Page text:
Baroness Falkner, Chairwoman of the Equality and Human Rights Commission has told ministers that the body is acting on a request by MPs to issue hospitals, schools, prisons and private firms with “worked examples and guidance” that will “provide clarity … on the provision of single-sex services.” It is expected to issue the guidance early next year.
A Whitehall source told the Telegraph that “one of the biggest concerns of women’s groups is ensuring prisons, refuges, changing rooms and hospital wards are kept single sex.” The new guidance will be something that public and private sector bodies “can use to show they are adhering to the law.”
The news was warmly welcomed by attendees at the FiLiA Conference who, recorded a message together with Sex Matters‘ Executive Director Maya Forstater.
Sex Matters recently wrote to the EHRC to encourage them to include providing guidance on single sex services. Three crucial building blocks for their guidance are:
- Clarification that the protected characteristic “gender reassignment” does not mean that someone’s sex has changed.
- Recognition that people should not be discriminated against or harassed for their beliefs on sex and gender (including by forcing them to pretend that a mixed-sex situation is single sex).
- Recognition that service providers should have clearly expressed rules and policies about which services are single sex and which are open to members of both sexes, in order to have clear expectations and treat everyone with respect.
In general this means:
- Service providers that only provide mixed-sex facilities should consider whether this discriminates against groups of users with protected characteristics, in particular women and girls, and those with religious or other beliefs.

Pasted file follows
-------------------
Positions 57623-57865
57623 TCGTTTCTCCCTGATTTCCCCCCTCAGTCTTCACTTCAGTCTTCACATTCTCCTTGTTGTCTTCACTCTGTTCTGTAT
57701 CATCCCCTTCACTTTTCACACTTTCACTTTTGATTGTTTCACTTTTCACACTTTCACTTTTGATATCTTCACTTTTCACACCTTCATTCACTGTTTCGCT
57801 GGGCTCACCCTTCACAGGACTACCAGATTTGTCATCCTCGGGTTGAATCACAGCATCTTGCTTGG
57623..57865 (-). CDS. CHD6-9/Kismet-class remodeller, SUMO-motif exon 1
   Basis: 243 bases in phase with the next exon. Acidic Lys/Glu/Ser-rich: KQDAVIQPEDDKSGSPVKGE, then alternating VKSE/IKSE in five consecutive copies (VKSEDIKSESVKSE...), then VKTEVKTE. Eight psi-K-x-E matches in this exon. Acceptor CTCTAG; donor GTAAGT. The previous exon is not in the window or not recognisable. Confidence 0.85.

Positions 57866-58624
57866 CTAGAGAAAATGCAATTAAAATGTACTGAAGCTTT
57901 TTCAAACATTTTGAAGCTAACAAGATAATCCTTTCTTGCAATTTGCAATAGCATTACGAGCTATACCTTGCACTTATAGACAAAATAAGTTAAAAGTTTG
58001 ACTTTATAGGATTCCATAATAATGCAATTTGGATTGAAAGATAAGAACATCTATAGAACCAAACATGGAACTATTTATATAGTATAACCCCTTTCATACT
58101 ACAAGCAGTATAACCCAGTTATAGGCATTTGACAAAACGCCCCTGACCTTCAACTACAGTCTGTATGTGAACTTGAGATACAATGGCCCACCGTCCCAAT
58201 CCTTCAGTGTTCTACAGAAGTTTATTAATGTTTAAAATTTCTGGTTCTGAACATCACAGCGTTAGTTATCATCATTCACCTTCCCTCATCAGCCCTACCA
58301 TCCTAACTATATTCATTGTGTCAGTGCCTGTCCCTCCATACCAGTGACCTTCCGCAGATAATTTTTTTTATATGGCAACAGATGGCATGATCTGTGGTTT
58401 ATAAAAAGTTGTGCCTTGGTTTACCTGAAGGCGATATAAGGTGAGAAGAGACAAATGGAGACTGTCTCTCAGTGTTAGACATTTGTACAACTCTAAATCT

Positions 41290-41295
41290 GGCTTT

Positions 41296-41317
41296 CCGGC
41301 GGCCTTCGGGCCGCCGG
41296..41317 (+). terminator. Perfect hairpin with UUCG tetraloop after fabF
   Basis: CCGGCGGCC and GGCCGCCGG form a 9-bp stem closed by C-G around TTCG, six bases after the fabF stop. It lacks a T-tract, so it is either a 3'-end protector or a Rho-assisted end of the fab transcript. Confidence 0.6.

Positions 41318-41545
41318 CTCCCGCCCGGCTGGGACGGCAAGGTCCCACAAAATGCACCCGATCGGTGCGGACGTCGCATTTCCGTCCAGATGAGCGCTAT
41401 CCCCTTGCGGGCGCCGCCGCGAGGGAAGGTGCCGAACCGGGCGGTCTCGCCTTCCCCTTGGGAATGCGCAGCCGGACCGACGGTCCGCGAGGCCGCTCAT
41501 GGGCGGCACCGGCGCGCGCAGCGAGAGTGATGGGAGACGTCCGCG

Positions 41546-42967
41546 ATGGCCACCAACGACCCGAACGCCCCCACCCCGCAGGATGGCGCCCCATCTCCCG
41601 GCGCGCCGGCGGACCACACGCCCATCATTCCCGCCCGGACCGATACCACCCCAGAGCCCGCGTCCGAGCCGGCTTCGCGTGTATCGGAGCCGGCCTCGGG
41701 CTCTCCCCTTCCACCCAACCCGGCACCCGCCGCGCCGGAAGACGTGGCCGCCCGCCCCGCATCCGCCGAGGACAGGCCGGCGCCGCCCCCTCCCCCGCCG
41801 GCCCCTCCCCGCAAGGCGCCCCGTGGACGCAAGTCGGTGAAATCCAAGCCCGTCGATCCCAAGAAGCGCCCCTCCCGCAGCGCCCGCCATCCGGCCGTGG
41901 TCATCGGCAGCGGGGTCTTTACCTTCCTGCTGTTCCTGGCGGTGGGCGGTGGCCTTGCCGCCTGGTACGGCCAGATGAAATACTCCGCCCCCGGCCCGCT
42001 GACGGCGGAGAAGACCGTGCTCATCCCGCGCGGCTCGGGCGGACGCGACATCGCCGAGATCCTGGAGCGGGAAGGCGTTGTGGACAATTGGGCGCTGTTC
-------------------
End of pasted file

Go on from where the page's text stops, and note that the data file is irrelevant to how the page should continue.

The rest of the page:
- Service providers that only provide separate-sex facilities should consider whether this results in discrimination against people with the protected characteristic of gender reassignment.
- Service providers that provide specialist single-sex services, including for example cervical-smear test clinics, menopause counselling or rape-crisis centres and women’s refuges, are allowed to provide services on the basis of biological sex and not self-identified gender or legal sex.
The guidance should be consistent and address all single sex exceptions in the Equality Act.
- Separate and single sex services (Schedule 3 Sections 26, 27 and 28)
- Sport: (Section 195)
- Occupational requirement (Schedule 9)
- Communal accommodation (Schedule 23)
- Charities (Section 193)
- Associations (Schedule 16)
- Schools (Schedule 11)
- Political parties (Part 7)
One of the critical things that the guidance will need to tackle is the EHRC’s existing guidance that service providers should allow some people to access opposite sex services, and exclude others on an individualised ‘case by case’ basis. We think this policy is unworkable. The recent guidance from the Sports Council Equality Group also came to this conclusion.